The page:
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Tinlake Pricing and Valuation Series — Part 1: How to Price Real-World Assets

This post is the first in a multiple part series about how valuation and pricing of real-world assets work within the Tinlake ecosystem.


Centrifuge’s Tinlake is an asset-backed smart contract lending platform built to responsibly bridge real-world assets, such as invoices, mortgages or streaming royalties to the DeFi ecosystem. This post is the first in a multiple part series about how valuation and pricing of real-world assets work within the Tinlake ecosystem. Collectively, this series will form our knowledge base on real-world asset pricing and will be used to educate the DeFi community as we bridge non-native crypto assets into the decentralized finance ecosystem.

Financing an invoice

For our purposes, an invoice is a bill sent from one entity (supplier) to another (buyer) in connection with the delivery of goods or services. Key data points on an invoice usually are:

  1. Counterparty name and address
  2. Issuance date
  3. Due date
  4. Line items (e.g. type and quantity of goods)
  5. Payment terms and conditions

Factors for pricing invoices

There are several different factors to consider when setting advance rate and fee/interest rate for financing an invoice. These different factors are relevant for both the Asset Originator as well as the Lender. For brevity, I will refer to both parties as just the Lender in the section below.

Buyer credit risk

The value of an invoice is firstly based on the buyer’s ability and willingness to pay. In some cases, this can be represented by publicly available credit ratings. In others, credit bureau data, the payment history of the buyer or publicly available news may be used.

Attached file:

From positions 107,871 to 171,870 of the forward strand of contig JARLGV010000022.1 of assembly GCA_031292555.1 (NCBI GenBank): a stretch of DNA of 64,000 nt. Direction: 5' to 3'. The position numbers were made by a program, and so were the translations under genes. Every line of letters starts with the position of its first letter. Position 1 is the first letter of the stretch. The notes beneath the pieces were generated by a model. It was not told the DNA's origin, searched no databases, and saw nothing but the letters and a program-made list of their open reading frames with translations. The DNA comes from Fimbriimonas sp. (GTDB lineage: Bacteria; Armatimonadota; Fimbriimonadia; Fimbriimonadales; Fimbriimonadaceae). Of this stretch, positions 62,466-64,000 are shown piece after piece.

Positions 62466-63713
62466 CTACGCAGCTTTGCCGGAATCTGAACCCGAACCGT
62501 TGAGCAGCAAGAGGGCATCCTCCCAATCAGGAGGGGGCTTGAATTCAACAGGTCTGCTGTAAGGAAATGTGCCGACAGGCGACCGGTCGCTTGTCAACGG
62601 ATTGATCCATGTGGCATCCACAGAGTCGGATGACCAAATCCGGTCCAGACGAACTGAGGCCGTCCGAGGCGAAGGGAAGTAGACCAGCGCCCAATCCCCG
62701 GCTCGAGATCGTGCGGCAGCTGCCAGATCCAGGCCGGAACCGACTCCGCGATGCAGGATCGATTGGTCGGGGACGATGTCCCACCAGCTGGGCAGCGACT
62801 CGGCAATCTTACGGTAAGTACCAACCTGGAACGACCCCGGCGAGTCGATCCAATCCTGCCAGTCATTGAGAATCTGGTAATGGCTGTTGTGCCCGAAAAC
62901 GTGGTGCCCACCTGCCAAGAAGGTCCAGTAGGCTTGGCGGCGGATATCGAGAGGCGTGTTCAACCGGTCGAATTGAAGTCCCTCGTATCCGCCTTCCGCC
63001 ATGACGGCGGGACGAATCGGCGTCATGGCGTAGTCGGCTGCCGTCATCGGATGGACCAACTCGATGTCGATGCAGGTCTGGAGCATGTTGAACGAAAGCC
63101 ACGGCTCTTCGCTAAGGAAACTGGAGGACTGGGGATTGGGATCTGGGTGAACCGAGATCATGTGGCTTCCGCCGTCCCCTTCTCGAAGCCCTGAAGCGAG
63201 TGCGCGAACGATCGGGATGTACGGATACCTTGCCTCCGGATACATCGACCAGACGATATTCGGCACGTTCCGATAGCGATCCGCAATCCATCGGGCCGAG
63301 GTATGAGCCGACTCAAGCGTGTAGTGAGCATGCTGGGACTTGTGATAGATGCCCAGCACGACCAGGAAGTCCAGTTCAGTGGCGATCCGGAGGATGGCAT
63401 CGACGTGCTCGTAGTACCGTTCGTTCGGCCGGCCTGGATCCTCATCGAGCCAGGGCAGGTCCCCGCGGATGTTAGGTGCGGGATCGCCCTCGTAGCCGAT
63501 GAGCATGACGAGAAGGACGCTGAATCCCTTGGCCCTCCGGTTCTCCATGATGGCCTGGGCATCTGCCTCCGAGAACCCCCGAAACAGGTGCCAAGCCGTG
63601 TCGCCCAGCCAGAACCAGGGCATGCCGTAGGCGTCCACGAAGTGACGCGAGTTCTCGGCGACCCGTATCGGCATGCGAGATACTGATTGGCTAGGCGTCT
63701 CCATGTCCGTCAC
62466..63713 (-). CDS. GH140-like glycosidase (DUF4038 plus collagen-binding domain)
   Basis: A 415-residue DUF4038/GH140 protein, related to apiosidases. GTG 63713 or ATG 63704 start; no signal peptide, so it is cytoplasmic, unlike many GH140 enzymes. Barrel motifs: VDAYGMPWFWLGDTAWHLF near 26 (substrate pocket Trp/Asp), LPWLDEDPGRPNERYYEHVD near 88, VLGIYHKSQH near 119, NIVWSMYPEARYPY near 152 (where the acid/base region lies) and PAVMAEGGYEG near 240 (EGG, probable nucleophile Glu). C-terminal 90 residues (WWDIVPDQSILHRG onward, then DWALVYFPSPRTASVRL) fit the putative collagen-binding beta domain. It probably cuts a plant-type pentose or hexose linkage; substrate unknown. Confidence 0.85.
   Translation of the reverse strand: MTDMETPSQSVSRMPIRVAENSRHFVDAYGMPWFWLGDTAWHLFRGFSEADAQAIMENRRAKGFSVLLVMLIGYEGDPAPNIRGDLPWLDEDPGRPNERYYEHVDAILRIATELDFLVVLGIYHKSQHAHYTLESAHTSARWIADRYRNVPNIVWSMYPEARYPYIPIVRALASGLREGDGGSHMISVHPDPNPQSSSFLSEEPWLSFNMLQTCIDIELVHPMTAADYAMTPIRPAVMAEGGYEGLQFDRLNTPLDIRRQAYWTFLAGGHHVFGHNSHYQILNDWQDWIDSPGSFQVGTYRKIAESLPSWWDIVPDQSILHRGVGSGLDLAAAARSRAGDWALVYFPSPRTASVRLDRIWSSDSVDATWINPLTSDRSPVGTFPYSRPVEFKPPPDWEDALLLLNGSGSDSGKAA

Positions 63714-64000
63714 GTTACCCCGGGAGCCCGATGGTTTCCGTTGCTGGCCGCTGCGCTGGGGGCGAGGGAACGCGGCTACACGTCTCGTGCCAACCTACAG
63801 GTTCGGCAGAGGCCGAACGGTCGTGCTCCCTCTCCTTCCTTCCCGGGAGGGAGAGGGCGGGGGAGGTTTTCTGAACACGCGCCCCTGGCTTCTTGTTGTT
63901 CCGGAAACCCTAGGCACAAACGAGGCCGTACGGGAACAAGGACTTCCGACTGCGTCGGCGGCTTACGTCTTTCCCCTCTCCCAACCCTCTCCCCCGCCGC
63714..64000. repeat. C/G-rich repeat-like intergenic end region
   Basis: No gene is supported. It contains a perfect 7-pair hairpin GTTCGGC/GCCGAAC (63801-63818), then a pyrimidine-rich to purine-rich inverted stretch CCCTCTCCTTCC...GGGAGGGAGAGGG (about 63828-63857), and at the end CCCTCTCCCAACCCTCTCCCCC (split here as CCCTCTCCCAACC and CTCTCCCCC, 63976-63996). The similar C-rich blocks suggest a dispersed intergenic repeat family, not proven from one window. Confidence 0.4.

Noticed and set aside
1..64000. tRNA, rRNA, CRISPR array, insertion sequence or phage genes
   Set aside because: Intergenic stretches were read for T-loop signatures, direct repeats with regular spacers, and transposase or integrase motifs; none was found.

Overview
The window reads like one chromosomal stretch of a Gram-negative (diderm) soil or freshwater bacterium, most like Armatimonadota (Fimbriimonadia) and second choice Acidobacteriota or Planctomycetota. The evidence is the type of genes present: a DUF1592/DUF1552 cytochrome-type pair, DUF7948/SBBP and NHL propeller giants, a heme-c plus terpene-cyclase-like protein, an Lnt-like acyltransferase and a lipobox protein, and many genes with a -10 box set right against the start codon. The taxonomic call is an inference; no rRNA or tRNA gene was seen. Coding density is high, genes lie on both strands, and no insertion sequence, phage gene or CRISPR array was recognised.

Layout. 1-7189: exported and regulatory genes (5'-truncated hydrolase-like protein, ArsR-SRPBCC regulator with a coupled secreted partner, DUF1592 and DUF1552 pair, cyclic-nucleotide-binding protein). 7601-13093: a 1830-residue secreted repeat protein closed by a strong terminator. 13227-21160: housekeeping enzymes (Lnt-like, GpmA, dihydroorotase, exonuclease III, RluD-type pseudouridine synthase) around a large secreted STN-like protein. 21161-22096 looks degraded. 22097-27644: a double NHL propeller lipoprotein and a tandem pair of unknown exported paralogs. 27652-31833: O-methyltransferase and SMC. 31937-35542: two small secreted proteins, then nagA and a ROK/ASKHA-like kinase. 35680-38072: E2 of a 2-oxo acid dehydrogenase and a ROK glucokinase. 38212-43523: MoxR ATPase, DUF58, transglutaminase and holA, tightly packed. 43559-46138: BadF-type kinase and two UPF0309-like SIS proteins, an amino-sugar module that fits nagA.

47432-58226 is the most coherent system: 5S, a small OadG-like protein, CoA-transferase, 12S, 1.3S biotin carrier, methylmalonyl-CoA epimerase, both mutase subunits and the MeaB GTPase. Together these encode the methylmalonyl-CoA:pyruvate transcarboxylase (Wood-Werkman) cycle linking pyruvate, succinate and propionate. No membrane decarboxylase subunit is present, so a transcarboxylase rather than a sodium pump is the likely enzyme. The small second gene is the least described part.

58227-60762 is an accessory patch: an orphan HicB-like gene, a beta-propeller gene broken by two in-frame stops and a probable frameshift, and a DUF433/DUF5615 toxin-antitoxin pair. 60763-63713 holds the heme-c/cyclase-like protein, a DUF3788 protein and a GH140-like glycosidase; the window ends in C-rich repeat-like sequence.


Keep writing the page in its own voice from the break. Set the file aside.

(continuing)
Supplier credit risk

The stability of the supplier is another important factor to be considered. Lenders are underwriting the supplier as much as the invoices themselves. The suppliers working capital management is of particular importance. Is the supplier’s net working capital positive or negative? How have its metrics trended in the past? What is the supplier’s collection history with this specific buyer? Also, what is its history of commercial disputes and/or failures to deliver?

Industry & Country

In addition to the supplier’s and buyer’s individual credit risk, the market impact on pricing by industry and country is another important factor. While some industries have a robust, constant supply chain, other industries may be subject to seasonality or prone to disruption. Each country carries with it some amount of systematic risk that trickles down to suppliers and its ability to pay. Further, the recovery of defaulted amounts or the ability to collect an overdue payment often depends on a country’s legal system.


There is inherent bias baked into repeating relationships that can be either positive or negative. If a Lender has some track record with a supplier/borrower, then the impact of a continuing relationship will work its way into the pricing. For instance, if an efficiently run supplier has a long track record, with invoices based on contracts with stable counterparties, they will get favorable pricing on its invoice population.

Portfolio volume

The most important factor when estimating the advance rate/fee for invoices is volume. To a Lender, a large number of invoices means the risk of non-payment is spread across a number of counterparties — more invoices are better than less. If one is pricing a pool of invoices, the statistics around the invoice pool can be considered. One can think of a distribution function where a great sample amount means a smoother distribution. Lower invoice counts mean that collecting on the discrete, single invoice has a more significant impact on the pool’s return.

Estimating Advance Fee and Rate

One of our users is ConsolFreight, which is a SaaS freight technology provider that advances working capital finance to freight forwarders’ operations (e.g. air, ocean, rail, road, multi-modal, etc.) and collects from shippers (e.g. supermarkets, hospitals, office supplies, etc.). The founding team combines 50+ years of experience running successful freight forwarding businesses in the U.S., Latin America, and Europe.


Let’s take a step further and assume this invoice would be financed through Tinlake. ConsolFreight would be connected to a Tinlake pool. The financed invoice would be tokenized into an NFT, and this NFT could be used as collateral to draw a loan from a DeFi lending protocol.



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